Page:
When I was twelve, I found the wonder of writing. When I was fifteen, y’all started to notice. At twenty-five now, I often look back at that work, at least until I start to get that familiar weight in my throat—the one that comes before tears. The other day, I saw a journal entry from 2005. I was sixteen, and you had not yet been diagnosed. There, tucked between talk of God and Heaven and football, I wrote: “One day my parents will pass, and I will wonder what it should have been like.” “Should,” because I knew, even thatn, that the way that it had been was somehow wrong. “Should,” because then I thought imagination was the only way to make it right.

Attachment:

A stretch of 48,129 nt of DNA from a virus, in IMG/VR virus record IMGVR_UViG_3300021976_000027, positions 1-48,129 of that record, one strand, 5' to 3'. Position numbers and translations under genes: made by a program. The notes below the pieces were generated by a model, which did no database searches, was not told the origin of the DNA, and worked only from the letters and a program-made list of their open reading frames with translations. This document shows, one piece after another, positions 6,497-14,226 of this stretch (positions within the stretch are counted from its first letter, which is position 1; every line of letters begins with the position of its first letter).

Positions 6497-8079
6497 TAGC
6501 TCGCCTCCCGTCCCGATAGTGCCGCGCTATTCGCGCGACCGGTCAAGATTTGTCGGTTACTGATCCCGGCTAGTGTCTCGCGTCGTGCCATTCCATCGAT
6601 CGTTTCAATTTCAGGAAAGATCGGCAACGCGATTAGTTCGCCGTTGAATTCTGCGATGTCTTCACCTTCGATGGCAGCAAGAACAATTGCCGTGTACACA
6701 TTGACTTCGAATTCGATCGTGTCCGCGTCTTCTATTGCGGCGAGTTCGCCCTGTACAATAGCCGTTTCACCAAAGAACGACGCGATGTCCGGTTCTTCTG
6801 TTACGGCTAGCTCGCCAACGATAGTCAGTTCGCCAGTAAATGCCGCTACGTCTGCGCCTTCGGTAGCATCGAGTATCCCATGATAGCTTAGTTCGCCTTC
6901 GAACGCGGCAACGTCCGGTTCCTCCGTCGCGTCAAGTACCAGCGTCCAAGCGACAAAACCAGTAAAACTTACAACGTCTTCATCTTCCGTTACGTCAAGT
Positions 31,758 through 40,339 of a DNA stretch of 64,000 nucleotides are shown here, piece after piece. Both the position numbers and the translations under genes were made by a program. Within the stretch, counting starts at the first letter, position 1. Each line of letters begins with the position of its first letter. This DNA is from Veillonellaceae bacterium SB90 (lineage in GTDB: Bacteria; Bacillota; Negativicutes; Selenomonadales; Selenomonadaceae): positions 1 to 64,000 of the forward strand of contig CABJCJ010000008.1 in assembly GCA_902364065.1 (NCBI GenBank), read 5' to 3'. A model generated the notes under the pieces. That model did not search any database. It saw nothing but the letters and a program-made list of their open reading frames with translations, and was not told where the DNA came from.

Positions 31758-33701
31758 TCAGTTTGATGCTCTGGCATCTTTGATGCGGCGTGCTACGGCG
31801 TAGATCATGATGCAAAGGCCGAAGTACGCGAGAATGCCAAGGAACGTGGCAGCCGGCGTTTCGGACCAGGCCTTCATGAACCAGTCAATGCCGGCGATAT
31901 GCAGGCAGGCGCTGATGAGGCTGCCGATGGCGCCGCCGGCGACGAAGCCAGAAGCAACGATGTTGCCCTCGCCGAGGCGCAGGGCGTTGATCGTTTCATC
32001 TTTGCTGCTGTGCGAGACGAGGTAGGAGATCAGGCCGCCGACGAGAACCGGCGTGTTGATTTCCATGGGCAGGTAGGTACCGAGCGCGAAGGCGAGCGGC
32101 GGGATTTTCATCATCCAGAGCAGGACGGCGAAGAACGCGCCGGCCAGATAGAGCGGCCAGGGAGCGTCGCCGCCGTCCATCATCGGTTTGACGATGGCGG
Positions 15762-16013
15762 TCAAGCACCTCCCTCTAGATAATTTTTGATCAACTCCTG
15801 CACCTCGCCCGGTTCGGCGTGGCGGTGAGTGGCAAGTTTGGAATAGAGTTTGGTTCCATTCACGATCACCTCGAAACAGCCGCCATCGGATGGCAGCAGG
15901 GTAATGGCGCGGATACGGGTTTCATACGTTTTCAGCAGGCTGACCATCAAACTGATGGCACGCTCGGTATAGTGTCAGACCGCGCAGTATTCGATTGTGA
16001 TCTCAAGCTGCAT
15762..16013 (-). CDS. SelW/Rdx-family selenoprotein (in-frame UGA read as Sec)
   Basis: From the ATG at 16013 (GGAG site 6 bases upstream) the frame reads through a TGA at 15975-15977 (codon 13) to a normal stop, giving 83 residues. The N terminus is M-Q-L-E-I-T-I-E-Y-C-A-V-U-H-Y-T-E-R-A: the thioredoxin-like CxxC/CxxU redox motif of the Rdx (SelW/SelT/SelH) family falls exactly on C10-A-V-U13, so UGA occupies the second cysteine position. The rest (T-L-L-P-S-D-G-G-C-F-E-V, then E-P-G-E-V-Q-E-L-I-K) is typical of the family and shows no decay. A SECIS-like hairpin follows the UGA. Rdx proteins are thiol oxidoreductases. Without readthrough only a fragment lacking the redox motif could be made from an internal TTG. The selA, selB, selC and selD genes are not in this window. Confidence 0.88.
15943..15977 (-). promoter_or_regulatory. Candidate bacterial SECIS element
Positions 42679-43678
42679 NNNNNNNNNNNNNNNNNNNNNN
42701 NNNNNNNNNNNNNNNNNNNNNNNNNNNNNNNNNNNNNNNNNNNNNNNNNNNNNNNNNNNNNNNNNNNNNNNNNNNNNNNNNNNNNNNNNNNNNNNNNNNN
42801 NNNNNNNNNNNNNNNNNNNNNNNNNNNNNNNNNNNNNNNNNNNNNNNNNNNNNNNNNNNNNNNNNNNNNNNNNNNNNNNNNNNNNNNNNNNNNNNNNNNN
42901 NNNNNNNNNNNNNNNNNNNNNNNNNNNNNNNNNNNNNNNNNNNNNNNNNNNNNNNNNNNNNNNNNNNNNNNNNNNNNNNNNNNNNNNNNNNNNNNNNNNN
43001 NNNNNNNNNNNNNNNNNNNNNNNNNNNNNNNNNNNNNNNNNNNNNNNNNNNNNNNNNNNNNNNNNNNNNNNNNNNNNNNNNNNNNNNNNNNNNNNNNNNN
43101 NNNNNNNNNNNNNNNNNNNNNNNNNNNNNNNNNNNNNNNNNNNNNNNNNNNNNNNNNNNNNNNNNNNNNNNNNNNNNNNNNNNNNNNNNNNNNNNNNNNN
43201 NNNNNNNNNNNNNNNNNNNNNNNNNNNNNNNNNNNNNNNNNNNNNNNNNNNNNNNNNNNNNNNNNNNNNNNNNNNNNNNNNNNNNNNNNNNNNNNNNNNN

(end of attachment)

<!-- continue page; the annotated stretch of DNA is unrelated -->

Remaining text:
Three years later, you made me prophet.
The cancer diagnosis was hard. Until then, I knew you only as the man with rough hands and a strange heart. Until then, you hadn’t really talked of love much, just work and the family business. But then, I think you knew. You said you were “go’n fight this thing,” but I think you knew. “The doctor said six months,” Momma whispered to me as we stood outside one night—just her and me, but she whispered it. You definitely knew. After then, you talked, in your own way, about death and dying and told me that you loved us “more than anything in the whole wide world.” I believed you, not because I needed to, because then I still didn’t want to believe how bad it was. I believed you because I never heard you say it, at least not quite like that. We were both losing battles: me to the feelings of resentment that came with thoughts of you, you to the dozens of tumors that arrested your body. But even in the midst of those battles, both mine and yours, you swallowed your pride and said those words.